August 22nd, 2010



A dying bumble bee was between my two stacked laundry baskets. I lifted the top one and there it was, a dark and intricate wriggling thing on smooth white plastic. It made no buzz. There's no telling why it went there. Maybe some instinct to find a narrow, nest-like place reminiscent of its first home. But it was alone in the basket, no hive-buzz to accompany its final hours. I needed to use the basket, and a plastic container in a garage is no place for a bee to die anyway. Bumble bees nest underground, so I took the basket to the end of the row of sourgrass, where there's a hole left by a vanished mole or gopher.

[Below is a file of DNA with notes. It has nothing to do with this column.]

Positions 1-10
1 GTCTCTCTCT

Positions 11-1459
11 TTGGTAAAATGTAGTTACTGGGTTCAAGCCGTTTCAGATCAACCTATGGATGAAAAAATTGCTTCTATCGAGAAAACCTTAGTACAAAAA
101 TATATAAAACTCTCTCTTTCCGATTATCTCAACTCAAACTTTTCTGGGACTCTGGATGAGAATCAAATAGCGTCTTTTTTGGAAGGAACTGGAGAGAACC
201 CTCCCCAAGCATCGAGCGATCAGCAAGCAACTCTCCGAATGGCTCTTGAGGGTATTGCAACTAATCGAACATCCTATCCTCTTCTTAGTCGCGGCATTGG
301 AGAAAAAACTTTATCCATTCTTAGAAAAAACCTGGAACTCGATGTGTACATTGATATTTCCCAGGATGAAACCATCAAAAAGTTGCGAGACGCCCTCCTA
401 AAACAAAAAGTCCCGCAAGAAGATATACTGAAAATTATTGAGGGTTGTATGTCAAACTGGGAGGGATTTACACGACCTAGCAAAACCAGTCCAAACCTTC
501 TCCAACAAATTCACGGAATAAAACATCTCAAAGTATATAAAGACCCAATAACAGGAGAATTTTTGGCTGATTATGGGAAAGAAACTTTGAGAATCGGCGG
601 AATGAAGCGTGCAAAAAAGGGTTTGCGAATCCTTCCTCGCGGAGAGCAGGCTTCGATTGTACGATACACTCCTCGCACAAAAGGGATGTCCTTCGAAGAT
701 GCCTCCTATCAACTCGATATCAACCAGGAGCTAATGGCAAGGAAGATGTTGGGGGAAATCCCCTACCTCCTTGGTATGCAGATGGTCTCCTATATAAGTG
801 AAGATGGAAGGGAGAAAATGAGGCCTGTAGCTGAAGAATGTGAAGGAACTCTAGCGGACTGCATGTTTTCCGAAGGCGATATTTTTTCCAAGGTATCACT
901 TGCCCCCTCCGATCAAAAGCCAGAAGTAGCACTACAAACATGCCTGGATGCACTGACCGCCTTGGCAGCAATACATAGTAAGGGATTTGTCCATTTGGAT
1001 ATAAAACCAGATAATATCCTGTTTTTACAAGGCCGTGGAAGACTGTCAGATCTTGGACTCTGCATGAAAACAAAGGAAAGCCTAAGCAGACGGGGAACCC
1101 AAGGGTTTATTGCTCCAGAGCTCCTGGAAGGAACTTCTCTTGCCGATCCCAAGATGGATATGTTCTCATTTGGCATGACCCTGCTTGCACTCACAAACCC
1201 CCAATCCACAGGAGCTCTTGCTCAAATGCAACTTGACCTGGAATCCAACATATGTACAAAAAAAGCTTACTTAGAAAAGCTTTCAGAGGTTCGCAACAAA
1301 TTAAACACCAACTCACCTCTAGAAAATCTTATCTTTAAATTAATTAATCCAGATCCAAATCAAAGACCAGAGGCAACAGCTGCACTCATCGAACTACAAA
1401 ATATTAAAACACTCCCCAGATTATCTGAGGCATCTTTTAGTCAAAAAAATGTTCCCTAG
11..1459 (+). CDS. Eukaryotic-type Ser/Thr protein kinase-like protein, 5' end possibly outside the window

Tipping the basket, I let the bee slide out through one of the side openings and onto the ground next to the hole. Its wriggling was barely visible in the dusk. I could have smashed it and put it out of its misery, but I don't know that a bee's death dance is in fact miserable. Perhaps it is full of delightful hymenopteran fancies. So I left the dying bee there on the warm, familiar soil, surrounded by tufts of sourgrass. I won't water the sourgrass tonight, and I'll leave the porch light off. Only the light of the nearly-full moon will illuminate the bee's passing.

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